10 -- If more than 2 people are served,
11 -- then show the name of the food.
12 IF l_one_day_of_meals ( 1 ).number_served > 2
13 THEN
14 DBMS_OUTPUT.put_line (
15 l_one_day_of_meals ( 1 ).food_served.name );
16 END IF;
17 END;
codeLISTING 2: Accessing an element in a varray
READ online-only column content
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o66plsql.html
READ more
Best Practice PL/SQL
oracle.com/technology/pub/columns/plsql
Feuerstein
www.oracleplsqlprogramming.com
LEARN more about using PL/SQL
collections with SQL object types
Oracle Database PL/SQL User’s Guide and Reference
download.oracle.com/docs/cd/B19306_01/
appdev.102/b14261/objects.htm#sthref2434
DOWNLOAD Oracle Database 10g
oracle.com/technology/software/products/database/
oracle10g
l_one_day_of_meals ( 1 ).food_served
The food_served attribute is,
however, very different from number_
served. Rather than being a scalar value,
it is itself an object. So I can obtain the
value of an attribute of that object by
using dot notation once again, followed
by the name of that attribute:
l_one_day_of_meals ( 1 ).food_served
.name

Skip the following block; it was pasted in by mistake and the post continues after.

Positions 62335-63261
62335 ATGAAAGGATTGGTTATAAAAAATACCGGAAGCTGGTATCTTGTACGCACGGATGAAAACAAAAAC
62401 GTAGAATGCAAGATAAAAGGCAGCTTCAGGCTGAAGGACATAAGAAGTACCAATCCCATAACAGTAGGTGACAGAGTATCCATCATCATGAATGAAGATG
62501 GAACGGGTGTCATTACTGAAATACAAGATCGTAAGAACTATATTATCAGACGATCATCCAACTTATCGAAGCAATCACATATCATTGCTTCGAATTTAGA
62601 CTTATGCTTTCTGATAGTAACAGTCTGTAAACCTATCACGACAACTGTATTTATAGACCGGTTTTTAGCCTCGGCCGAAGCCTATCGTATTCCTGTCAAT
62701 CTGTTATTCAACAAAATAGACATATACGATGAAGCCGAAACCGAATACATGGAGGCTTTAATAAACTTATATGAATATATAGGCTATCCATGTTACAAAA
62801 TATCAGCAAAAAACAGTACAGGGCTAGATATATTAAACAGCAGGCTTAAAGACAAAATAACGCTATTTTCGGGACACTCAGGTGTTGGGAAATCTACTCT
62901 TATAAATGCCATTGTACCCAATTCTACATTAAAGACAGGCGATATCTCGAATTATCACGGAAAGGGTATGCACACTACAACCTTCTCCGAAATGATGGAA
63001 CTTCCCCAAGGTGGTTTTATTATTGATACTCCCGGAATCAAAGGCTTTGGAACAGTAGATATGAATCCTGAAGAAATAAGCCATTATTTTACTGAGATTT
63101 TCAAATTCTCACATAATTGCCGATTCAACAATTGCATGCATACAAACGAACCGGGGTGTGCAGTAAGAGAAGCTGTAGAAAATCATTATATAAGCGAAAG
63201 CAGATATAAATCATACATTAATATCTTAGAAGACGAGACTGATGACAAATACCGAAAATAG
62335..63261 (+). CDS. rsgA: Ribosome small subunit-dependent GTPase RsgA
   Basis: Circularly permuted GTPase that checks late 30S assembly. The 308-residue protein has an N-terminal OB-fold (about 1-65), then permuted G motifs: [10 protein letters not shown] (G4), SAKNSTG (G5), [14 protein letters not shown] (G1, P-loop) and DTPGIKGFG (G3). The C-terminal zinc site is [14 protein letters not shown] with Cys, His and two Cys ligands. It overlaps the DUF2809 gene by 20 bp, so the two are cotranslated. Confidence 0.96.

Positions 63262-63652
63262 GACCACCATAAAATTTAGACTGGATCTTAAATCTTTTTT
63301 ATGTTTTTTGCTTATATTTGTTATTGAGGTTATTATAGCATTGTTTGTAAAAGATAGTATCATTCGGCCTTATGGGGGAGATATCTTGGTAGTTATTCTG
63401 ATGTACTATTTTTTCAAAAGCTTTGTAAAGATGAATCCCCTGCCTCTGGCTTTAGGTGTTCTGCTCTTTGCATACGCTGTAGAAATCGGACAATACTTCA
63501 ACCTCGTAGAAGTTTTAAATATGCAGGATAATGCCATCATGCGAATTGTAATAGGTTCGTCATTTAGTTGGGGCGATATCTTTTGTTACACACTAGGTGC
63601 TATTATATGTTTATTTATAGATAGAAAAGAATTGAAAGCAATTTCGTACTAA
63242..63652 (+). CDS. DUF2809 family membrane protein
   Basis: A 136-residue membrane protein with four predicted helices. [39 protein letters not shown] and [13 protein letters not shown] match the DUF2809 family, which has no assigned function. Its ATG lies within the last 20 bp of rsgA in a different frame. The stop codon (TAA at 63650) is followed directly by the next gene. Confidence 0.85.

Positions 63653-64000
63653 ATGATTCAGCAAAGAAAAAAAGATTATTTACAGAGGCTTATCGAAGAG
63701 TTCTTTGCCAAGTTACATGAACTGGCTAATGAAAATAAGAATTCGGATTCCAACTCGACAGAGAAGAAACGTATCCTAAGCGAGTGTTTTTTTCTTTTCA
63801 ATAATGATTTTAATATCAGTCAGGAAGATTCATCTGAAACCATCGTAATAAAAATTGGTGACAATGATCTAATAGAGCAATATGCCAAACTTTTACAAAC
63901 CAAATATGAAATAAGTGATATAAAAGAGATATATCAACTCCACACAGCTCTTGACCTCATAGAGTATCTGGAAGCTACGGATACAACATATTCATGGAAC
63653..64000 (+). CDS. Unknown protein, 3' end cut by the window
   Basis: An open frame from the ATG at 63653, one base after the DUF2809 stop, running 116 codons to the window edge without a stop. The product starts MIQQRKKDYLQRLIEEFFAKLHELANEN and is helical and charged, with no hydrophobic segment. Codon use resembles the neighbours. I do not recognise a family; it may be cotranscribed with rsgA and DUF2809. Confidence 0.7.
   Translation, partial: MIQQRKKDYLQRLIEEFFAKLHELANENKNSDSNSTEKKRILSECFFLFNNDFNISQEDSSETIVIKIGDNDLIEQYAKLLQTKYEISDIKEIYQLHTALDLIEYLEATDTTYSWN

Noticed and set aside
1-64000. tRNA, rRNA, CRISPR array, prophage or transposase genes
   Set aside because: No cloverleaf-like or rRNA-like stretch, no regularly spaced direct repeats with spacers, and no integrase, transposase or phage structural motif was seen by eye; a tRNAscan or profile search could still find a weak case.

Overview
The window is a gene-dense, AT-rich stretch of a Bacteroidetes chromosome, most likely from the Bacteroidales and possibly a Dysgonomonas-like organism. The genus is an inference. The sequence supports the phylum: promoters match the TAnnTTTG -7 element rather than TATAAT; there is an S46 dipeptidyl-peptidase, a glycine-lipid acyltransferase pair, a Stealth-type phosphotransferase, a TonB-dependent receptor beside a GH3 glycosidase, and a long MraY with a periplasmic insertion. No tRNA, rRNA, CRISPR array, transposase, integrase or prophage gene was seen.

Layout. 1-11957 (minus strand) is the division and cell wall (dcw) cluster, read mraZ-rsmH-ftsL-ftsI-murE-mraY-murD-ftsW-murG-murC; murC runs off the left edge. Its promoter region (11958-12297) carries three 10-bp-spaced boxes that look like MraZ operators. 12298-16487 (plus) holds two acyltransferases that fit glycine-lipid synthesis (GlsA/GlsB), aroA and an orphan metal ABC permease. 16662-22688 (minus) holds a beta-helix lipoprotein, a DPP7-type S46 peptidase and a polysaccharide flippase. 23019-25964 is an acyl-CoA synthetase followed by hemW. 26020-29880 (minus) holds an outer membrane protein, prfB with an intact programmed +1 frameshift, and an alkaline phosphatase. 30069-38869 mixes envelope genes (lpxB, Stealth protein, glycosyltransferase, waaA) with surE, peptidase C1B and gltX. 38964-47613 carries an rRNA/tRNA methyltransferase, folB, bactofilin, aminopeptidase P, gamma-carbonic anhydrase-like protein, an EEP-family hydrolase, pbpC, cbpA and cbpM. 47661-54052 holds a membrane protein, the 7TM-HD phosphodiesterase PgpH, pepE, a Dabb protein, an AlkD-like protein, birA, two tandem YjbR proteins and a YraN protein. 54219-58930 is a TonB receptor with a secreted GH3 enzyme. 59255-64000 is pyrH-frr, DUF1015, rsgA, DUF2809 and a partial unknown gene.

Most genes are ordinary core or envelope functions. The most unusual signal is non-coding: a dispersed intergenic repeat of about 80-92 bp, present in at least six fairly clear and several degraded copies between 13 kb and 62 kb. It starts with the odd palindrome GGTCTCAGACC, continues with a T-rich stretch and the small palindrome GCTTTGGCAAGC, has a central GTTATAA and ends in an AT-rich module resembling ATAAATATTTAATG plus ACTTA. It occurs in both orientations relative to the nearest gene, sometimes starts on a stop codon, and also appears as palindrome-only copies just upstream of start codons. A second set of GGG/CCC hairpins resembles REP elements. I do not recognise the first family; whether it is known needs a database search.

That should give you a solid under-
standing of how to reference elements and
subelements in these complex structures.
RETRIEVING OBJECT ATTRIBUTES
FROM OBJECTS
I have declared a nested object type table that
has three columns of datatype number, varchar2,
and another object, respectively. I then define
a relational table with this nested table as a
column. How can I retrieve an attribute of this
object from a nested table in a row of the table?
The previous answer in this column
describes how to use dot notation to
drill down to a collection’s object’s
attribute. Let’s now take a look at how
you can get a hold of that data when
it is stored as a column in a table. In
this answer, I work with nested tables
instead of varrays. Everything I demon-
strate here applies to both types of col-
lections, except where noted.